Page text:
GOP nightmare: No vote on the Boehner bill

The debt ceiling follies continue, as House conservatives fail to rally behind their Speaker

By Andrew Leonard
Published July 28, 2011 11:05PM (EDT)
John Boehner
John Boehner


As I write these words, the U.S. House of Representatives is debating the appropriate name for a post office in Pasadena, Calif. Meanwhile, C-SPAN is running a crawl at the bottom of the screen that reads "Final Vote on Speaker Boehner's Plan to Raise Debt Ceiling Postponed."

And so, ludicrously, is history made. The Republican Party is on the cusp of one of the greatest self-inflicted disasters since a crack cadre of two-bit bumblers broke into the Watergate Hotel. Early Thursday evening, John Boehner could not count on enough Republican votes to pass his own debt ceiling bill. Tweets from news reporters at the Capitol reported that the speaker was summoning recalcitrant representatives to his office and presumably using every means at his disposal to switch their votes from no to yes, but on Thursday he failed.

The House Rules Committee will meet Friday morning to consider "tweaks" to the bill that might make it more palatable to conservatives. But even if a new bill passes, instransigent House Republicans are still doing their best to hand  President Obama one of the biggest victories of his term.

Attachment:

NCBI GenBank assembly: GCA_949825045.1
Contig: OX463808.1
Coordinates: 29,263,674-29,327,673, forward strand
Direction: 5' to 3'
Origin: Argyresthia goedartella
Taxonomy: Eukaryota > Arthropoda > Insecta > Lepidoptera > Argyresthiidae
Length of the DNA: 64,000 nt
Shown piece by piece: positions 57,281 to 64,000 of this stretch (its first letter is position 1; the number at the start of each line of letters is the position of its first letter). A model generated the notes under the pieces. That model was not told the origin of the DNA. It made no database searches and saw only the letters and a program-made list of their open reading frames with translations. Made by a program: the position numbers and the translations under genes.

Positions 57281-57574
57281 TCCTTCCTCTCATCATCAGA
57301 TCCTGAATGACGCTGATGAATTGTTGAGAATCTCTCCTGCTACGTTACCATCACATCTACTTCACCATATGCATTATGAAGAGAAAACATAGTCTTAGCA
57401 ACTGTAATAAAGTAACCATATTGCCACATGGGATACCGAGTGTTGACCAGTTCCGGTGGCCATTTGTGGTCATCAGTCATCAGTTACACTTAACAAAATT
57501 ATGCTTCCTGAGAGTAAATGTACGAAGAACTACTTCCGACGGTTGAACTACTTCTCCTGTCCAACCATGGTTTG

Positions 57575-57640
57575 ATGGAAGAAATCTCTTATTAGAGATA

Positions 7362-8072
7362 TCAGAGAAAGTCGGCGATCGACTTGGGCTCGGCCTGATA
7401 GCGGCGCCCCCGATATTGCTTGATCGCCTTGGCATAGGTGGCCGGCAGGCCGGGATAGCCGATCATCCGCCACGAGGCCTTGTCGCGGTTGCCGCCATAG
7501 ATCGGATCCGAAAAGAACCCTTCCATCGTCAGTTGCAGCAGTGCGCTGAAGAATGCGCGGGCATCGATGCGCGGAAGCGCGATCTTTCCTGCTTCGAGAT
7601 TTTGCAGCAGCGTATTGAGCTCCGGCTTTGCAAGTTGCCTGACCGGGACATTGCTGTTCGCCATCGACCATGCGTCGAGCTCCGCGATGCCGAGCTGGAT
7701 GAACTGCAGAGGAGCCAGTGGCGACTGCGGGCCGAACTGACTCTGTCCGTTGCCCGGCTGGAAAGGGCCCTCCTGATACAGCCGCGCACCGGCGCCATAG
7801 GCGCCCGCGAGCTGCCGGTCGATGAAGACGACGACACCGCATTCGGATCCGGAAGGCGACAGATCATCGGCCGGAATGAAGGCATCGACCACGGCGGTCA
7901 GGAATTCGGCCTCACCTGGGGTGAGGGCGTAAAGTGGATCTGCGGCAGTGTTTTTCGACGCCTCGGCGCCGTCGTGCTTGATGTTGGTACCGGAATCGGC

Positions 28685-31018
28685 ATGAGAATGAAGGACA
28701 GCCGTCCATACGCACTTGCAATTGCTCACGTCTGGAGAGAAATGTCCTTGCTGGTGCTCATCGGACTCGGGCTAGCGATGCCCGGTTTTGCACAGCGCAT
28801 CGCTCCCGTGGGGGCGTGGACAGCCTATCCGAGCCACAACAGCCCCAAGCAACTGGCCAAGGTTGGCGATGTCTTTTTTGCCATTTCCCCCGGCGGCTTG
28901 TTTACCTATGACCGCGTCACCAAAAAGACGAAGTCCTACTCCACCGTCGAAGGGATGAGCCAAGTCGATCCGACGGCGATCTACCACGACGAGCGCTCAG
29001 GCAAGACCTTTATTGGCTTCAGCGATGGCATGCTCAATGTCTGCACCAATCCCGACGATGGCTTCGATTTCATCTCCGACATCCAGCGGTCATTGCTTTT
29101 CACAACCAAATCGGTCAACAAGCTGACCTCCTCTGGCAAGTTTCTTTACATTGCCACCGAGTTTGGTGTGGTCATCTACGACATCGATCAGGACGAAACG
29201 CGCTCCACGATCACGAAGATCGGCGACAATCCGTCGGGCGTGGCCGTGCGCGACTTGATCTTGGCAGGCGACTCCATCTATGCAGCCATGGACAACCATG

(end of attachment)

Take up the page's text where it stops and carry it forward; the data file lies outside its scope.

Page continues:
Here's why: The Boehner bill is already a conservative bill that won't pass the Senate. Making it more conservative only reduces its viability. House Republicans are doing their absolute best to demonstrate that they are incapable of supporting any kind of compromise deal acceptable to both parties. They are effectively declaring themselves incapable of governing.

The longer they play this game, the more political cover President Obama gets for truly dramatic action, such as declaring the debt ceiling unconstitutional under the grounds of the 14th Amendment, or simple "necessities of state." If the House can't pass the speaker's own bill, with the entire nation (and the world) watching, with Wall Street on edge, and most amazingly of all, already having secured a deal that includes significant spending cuts without any revenue increases, House Republicans will be exposed as both irresponsible and incompetent.

This kind of thing just doesn't happen. It is very very rare for the majority party to bring a major bill to the floor without knowing how the votes will go down. The last time, in fact, is seared into our cultural memory: the failed vote on TARP that set off a major market meltdown.

But that wasn't Speaker Pelosi's fault. On that infamous day, John Boehner failed to deliver his caucus. If history repeats itself, Washington will be a different town, and Boehner will be a neutered political leader. And those of us who lived through this period will wonder how in the world this man managed to hold the U.S. government hostage for so long, when he couldn't even control his own party.

Andrew Leonard

Andrew Leonard is a staff writer at Salon. On Twitter, @koxinga21.

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Budget Showdown Debt Ceiling How The World Works John Boehner